K. Idogawa, former mayor of Futaba Town Fukushima recieves a letter from the mayor of Geneva Switzerland
Katsutaka Idogawa, former mayor of Futaba Town Fukushima, recieved a letter from the Rémy Pagani, mayor of Geneva Switzerland. Their friendship started in October 2012 as Idogawa visited Geneva to attend the UN human rights conference. When Idogawa visited the council hall to meet Pagani, Pagani showed a complete respect to Idogawa for what he has done to his people in Futaba Town and offered an assistance to help out with the examination of health condition of people in Fukushima. As Idogawa resigned his position as a mayor of Futaba Town in January 2013, Pagani sent a letter to Idogawa to appreciate his efforts.
The following is the letter form Pagani to Idogawa:
Geneva, 13 February 2013
Dear Mr Idogawa,
First of all, I would like to express my sincere gratitude again for your visit to Geneva last year. It was a great pleasure for me to welcome you at the Palais Eynard. It was a good opportunity for me to better understand the overall problems suffered by the population in Japan after the nuclear accident in March 2011.
I have heard that you submitted your resignation as the mayor of Futaba on 23 January. I can imagine that it must have been a very difficult decision to make. After all, you are the only mayor in Fukushima who evacuated inhabitants from Fukushima and overtly criticised the government and TEPCO for their ignorance and irresponsibility for the serious consequences of the accident. You have always made every effort to protect the population from the risk of radiation. It is regrettable that you stepped down from power.
During the meeting with you at the Palais Eynard in October last year, you showed me a table comparing evacuation criteria between Chernobyl and Japan. I was astonished to learn that the Japanese government raised the permissible radiation exposure doses up to 20mSv per year, claiming that it would not cause any “immediate” health impact on the population.
As you well know, 1mSv per year is the limit for the public set by the International Commission on Radioprotection (ICRP) (20mSv per year for nuclear workers) and it is well known that children are many times more vulnerable to radiation than adults. Furthermore, significant health damage from radiocontamination is widely documented, most recently in the New York Academy of Sciences publication of 2009 (see the file below). In addition, it is increasingly recognised, as independent researchers have observed for decades, that there is no safe level of radiation (the ICRP itself acknowledges the Linear No Threshold hypothesis).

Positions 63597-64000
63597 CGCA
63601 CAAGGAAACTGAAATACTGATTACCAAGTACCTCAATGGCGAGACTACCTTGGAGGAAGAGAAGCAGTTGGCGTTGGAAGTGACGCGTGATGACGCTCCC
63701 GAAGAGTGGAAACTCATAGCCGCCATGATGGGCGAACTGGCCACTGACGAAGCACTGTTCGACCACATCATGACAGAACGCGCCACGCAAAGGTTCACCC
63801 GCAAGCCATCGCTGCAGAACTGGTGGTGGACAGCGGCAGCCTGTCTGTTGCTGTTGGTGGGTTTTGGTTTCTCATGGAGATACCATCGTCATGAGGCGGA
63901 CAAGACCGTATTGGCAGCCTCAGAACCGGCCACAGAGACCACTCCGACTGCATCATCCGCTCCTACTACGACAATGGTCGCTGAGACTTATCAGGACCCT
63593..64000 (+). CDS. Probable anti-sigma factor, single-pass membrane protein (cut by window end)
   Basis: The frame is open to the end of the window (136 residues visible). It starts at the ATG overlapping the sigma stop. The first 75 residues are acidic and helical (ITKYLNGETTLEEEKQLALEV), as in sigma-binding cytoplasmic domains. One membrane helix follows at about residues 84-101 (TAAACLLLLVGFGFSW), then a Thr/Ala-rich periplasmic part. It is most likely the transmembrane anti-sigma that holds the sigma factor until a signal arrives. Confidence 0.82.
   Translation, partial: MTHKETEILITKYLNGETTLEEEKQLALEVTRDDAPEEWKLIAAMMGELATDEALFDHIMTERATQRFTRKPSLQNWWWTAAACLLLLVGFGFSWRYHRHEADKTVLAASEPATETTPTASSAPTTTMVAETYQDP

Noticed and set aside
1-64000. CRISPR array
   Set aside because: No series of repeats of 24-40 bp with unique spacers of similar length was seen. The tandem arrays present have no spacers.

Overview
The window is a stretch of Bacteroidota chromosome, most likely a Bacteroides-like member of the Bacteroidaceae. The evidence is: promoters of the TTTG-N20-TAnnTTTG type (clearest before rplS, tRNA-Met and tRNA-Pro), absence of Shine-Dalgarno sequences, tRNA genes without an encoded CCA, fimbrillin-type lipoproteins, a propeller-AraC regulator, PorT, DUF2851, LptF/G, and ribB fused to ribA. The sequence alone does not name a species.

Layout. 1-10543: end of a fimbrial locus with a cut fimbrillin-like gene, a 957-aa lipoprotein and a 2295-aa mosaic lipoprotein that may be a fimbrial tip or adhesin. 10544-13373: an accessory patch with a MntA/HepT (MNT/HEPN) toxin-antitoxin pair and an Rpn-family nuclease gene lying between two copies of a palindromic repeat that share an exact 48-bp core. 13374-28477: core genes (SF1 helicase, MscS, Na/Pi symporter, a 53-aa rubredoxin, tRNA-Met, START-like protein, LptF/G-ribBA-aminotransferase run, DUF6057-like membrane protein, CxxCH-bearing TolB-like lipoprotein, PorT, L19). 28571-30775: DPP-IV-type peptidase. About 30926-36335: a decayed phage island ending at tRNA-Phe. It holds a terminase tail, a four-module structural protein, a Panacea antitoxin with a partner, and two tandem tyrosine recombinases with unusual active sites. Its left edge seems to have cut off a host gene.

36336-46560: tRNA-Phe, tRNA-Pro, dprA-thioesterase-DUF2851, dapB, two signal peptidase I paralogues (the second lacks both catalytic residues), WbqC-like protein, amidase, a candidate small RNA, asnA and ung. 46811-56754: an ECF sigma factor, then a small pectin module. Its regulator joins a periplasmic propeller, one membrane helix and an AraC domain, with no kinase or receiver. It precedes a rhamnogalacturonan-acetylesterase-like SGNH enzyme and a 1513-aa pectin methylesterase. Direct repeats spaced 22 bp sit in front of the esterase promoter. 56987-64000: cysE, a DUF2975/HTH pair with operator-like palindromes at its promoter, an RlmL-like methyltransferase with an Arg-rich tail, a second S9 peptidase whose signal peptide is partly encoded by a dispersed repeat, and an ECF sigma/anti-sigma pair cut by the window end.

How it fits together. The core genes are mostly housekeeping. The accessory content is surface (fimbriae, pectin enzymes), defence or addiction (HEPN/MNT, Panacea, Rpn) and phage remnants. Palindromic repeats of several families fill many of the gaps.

The burden of proof lies with the Japanese government to justify raising the ICRP limit. But how can they do so? In reality, this limit is useless, as it has been proven that much lower doses could cause health damage. They cannot use the population of Fukushima as guinea pigs. In fact, together with the IAEA and the WHO, they are collecting health data on the population. This constitutes a violation of human rights and it must be stopped.
Mr Idogawa, I have heard that you intend to continue your fight to protect the population from the inhumane treatment imposed by the authorities. I sincerely hope that more and more people will join you in the movement. It is clearly unacceptable for people to be confined in highly contaminated zones. Needless to say, it is crazy that the government and Fukushima Prefecture are thinking of returning the population of Futaba to the mortally contaminated zone in a couple of years.
Another dreadful fact is that nearly 40% of the children in Fukushima were diagnosed with thyroid problems. I have also learned that the incidence of thyroid problems is increasing outside Fukushima. In spite of this alarming situation, the health authorities are covering up the facts and denying the effects of radiation. As you emphasised at the meeting, I hope that the Japanese people will learn the lessons from Chernobyl. The situation in Fukushima seems even worse than that of Chernobyl in terms of the frequency of incidence of overall health problems among the affected population. As you know, it was not until the early 90’s that the number of thyroid cancers started increasing in the area around Chernobyl. You mentioned that about 300 residents of Futaba were exposed to high levels of radioactive fallout after the explosion of reactor No. 1 of Fukushima Daiichi Nuclear Plant. In spite of this, the government and the health authorities did not undertake medical examinations of the victims. As I promised you, the City of Geneva will do its best to assist in organizing appropriate health examinations in cooperation with health experts and with the support of associations such as IndependentWHO. Should you require any further support, please do not hesitate to contact me.
Last but not least, I wish you every success in your new responsibilities. I hope that more and more people will stand by you in your fight for justice. Please take good care of your health and I am looking forward to seeing you again in Geneva.